- Destinations Fit For A Teenager
- To The Eiffel Tower
- At The Bottom
- To The Top
- Stopping Short
- Oblivion Again
1. Destinations Fit For A Teenager [return to synopsis]
When we planned this trip, a lot of our destinations were chosen with Ben in mind. You can't drag a 13 year old from from attraction to attraction, museum to museum, stopping to look for example at Dutch Masters one by one with their dark hues and somber subjects frowning down from massive gilded frames. You can't take a trip like that if you have a 13 year old. Heck, you can't really take a trip like that if you have anyone with you.
Climbing the Eiffel Tower. Going to the D-Day beaches. Crossing the Cher River in the galleries of Chenenceau. Spending a night on Mont Saint Michel. These were destinations we chose not only for ourselves, but also for Ben.
And the Eiffel Tower had been calling him for quite some time.
2. To The Eiffel Tower [return to synopsis]
So after we had gobbled our sandwiches and guzzled our Oranginas and had rested our feet in our chairs along the sidewalk across the street from the Seine watching the setting sun... After that, we made our way to the tower.
We cut thru an alley as a shortcut. The Tower was now lit and stood shining at the other end making this the obvious route. We walked down the narrow street, weaving between parked cars and delivery trucks. And the alley abruptly ended as it hit the gardens under the Eiffel Tower.
It was here that Ben announced that he had to go to the bathroom. (This has been a 13 year long theme in my life, but at this point we are pretty much used to it.)
He was eyeing the bushes to our right. I was eyeing the two soldiers carrying automatic weapons ahead of us. And I was remembering yesterday when the guard at Les Invalides shouted to Ben and me (in English -- she knew we were Americans) not to sit on the grass. And I was also remembering yesterday when the police on the Champs de Mars told a father (no mere American, he) not to play soccer with his kids on the grass.
I think, I said,
perhaps those soldiers wouldn't look kindly on it.
He looked at them and could see the silhouette of their battle fatigues and rifles. He agreed that it could wait.
3. At The Bottom [return to synopsis]
To the southeast corner where one of the four legs of the tower came sweeping down from the sky and planted itself on its angled concrete foundation that for every ton of iron and steel weighing down from above pushed a ton back up (action-reaction stuff, you know)...
Around the corner into the plaza under the tower where people were milling around and lining up at the ticket booths at the base of each corner...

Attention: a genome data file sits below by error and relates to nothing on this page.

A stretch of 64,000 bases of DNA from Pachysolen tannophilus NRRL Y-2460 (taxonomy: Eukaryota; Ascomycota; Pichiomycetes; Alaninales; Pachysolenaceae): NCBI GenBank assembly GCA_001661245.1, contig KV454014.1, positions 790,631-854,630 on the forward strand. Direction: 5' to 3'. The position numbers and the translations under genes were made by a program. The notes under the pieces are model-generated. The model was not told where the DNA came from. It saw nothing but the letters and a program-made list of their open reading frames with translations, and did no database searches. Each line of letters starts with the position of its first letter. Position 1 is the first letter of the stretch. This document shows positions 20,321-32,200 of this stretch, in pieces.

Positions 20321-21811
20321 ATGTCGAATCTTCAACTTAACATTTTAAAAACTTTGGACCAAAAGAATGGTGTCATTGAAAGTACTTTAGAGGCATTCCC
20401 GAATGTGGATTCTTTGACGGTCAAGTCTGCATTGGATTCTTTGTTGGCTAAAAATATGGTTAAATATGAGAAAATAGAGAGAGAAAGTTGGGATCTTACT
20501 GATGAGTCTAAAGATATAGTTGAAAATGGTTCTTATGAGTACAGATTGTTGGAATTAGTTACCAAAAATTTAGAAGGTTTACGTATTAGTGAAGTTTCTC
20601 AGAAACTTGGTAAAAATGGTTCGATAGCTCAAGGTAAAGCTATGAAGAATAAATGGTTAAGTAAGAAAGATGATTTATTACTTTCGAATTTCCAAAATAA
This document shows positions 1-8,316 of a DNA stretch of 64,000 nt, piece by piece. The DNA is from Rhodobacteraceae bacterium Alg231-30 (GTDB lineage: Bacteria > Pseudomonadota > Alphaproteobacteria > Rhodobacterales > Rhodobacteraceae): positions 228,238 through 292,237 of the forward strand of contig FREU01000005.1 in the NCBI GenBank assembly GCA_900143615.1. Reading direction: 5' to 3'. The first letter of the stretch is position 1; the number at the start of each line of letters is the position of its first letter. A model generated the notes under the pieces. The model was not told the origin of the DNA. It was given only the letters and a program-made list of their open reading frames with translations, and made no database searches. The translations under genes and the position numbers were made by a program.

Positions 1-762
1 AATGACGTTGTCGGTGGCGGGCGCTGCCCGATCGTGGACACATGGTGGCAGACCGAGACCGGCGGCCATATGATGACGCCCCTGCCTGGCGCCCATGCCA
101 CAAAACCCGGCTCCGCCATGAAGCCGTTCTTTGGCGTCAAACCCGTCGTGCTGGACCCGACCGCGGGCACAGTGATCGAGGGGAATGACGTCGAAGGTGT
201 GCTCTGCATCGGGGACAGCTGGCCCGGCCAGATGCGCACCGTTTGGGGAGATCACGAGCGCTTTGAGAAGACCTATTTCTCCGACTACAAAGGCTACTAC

Ben went in search of ice cream, which he had found so refreshing at this very spot yesterday. We asked a ticket taker at the base of the southeast corner if there were bathrooms above.
Est-ce qu'il y a des toilettes en haut? I said pointing up.
Oui, he said, puffing his cheeks and rolling his head a little the
way the French do to say,
When Ben came back, he reported that the ice cream stand was closed. By that time we had bought tickets, so we got into line, gave our tickets to the helpful ticket taker (who now also pointed out that there were ground-level toilets under the northeast tower if we needed them), and we began our climb on foot.
4. To the Top [return to synopsis]
One, two, three, Ben started counting each step as we went.
This was evidently part of his plan all along, as he began the count-up on the very first step. Hundreds of steps went by, and he counted out each one until we reach the first level.
Trudy and I took pictures and gazed out over the city. In the distance
we could see Sacre Coeur and the now-lit towers of Notre Dame. Ben
gazed with us for a while and then ran around a bit. We told him to go
all the way around while we continued to gaze. He disappeared in a
flash and was gone a surprisingly long time, but just as I was beginning
to go look for him he snuck up and said,
We began the ascent to the second level.
I don't know where the count was at that point. You'd have to ask Ben. But it was somewhere above three hundred.
300, 301, 302, he continued until we got to the second level.
Somewhere along the way, as the people in the plaza below got increasingly small and our view over the city got better and better, he lost count, forgot precisely where he was, dropped (or added) a step or two. But he quickly compensated and resumed the count.
I don't know where it ended up. You'd have to ask him that, too, but it was somewhere above eight hundred.
So 800 steps or more above the city, we stopped and gazed again. On the hour at 11:00pm, the lights on the Tower began to strobe and flicker. From the platform on the second level, we could look up and see the rest of the Tower blinking in the summer night with a few clouds floating across the sky. And the stars. And the moon.